1. Innovation

Procurement rock-star and former CPO of Deutsche Telecom, Eva Wimmers, talked last year about incentivising procurement-driven innovation by creating a suite of relevant KPIs, including cost and time savings achieved as a direct result of innovative improvements.

Innovation KPIs can be process-centric, behavioural or customer-focused (such as service and net promoter scores). What’s important is that every KPI is measurable in its own right and clearly connected to overall corporate objectives. 

  1. Risk management

This is a powerful measurement that will capture the attention of your CEO and other executives. You see, the challenge with risk management (like safety) is that the ultimate success is when nothing goes wrong!

Procurement and other parts of the organisation can spend a lot of time and energy securing supply relationships and carefully managing contingencies, which result in absolutely nothing happening (which is a good thing!). At the C-level it is, therefore, quite easy to take risk management for granted and be tempted to reduce funding and resources in this area.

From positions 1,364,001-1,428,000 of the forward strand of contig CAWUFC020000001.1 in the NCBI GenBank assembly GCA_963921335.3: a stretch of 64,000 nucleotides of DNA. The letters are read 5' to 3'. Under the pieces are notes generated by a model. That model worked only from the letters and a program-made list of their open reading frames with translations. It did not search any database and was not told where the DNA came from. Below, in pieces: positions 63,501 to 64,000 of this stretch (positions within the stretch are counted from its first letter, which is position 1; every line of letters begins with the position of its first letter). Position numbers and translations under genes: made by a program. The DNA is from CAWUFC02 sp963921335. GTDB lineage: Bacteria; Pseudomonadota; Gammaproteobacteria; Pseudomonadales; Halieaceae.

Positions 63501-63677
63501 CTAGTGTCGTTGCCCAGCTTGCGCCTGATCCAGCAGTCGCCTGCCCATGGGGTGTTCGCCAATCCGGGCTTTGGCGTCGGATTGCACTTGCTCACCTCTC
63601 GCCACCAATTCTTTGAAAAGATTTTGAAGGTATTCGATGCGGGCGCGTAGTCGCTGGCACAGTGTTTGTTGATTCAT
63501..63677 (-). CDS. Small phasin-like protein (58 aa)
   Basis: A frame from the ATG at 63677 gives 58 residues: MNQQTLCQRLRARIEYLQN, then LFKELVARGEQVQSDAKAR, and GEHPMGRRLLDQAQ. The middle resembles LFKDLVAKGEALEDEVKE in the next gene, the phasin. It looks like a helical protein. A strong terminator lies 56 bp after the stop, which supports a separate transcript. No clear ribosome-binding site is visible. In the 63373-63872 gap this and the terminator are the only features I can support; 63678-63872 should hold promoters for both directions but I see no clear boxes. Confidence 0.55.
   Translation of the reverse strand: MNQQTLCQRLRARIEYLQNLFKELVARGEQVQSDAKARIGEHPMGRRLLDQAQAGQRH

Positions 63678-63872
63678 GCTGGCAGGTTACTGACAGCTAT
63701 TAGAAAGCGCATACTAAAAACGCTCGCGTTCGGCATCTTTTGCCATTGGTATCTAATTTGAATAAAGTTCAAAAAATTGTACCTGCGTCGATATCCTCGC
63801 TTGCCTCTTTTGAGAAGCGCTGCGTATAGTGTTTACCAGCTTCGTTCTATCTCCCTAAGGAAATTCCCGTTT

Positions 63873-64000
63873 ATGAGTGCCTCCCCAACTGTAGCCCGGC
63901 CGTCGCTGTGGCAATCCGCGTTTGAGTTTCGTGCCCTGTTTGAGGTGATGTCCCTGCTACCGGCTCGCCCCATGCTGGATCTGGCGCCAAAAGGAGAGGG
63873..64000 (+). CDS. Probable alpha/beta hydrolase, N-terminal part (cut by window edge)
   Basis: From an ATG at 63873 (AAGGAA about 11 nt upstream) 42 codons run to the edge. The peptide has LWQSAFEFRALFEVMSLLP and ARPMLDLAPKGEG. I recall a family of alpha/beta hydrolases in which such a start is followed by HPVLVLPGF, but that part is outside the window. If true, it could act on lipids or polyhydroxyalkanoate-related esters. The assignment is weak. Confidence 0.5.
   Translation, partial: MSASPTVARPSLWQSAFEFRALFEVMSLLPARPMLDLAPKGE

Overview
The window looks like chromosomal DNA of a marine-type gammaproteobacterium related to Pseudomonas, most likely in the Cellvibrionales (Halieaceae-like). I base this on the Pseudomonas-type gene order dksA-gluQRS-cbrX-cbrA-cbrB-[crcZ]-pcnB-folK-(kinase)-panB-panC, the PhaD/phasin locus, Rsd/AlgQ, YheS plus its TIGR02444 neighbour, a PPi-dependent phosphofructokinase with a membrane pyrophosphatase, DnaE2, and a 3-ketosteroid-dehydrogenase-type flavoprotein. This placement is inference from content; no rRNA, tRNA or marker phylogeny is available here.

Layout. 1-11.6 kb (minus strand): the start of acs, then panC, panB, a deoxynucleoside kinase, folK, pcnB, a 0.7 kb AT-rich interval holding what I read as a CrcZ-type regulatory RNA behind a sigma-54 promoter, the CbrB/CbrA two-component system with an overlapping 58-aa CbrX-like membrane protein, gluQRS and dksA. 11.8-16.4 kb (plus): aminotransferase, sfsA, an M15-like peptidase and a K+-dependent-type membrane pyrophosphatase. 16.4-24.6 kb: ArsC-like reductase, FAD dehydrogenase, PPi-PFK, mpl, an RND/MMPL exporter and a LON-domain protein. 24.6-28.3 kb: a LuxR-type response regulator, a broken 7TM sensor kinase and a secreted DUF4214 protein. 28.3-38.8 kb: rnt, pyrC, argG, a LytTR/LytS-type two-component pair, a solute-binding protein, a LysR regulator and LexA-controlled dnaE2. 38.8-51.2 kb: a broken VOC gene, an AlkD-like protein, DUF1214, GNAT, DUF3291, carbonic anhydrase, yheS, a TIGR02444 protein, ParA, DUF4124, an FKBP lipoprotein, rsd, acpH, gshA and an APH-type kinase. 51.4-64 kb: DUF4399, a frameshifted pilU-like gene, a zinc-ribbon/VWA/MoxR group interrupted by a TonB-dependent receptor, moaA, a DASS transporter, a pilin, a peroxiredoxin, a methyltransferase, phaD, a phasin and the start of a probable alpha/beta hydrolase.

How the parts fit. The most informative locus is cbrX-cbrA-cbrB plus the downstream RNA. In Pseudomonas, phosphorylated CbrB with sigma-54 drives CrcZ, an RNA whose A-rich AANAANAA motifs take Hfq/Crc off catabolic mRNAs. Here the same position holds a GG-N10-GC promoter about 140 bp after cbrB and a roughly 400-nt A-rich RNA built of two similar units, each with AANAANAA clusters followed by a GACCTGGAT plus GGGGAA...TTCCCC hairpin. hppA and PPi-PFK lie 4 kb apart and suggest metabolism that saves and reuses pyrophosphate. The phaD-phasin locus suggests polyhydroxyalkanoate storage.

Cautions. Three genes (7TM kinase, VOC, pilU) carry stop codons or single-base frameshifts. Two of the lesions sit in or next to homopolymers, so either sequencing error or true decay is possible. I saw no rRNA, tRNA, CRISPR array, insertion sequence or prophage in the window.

Actually, safety is a very powerful metaphor for the role procurement plays in managing risk. Nothing captures an executive’s interest more than safety. The language and methodology of safety measurement is well known to executives, most of whom are rewarded on safety metrics.

So, rather than re-invent the wheel with a whole new set of measurements around risk, simply reframe risk in a safety context.  Work with your safety department to understand their metrics, explain what you are measuring and get their advice on how they would construct metrics for risk management in procurement.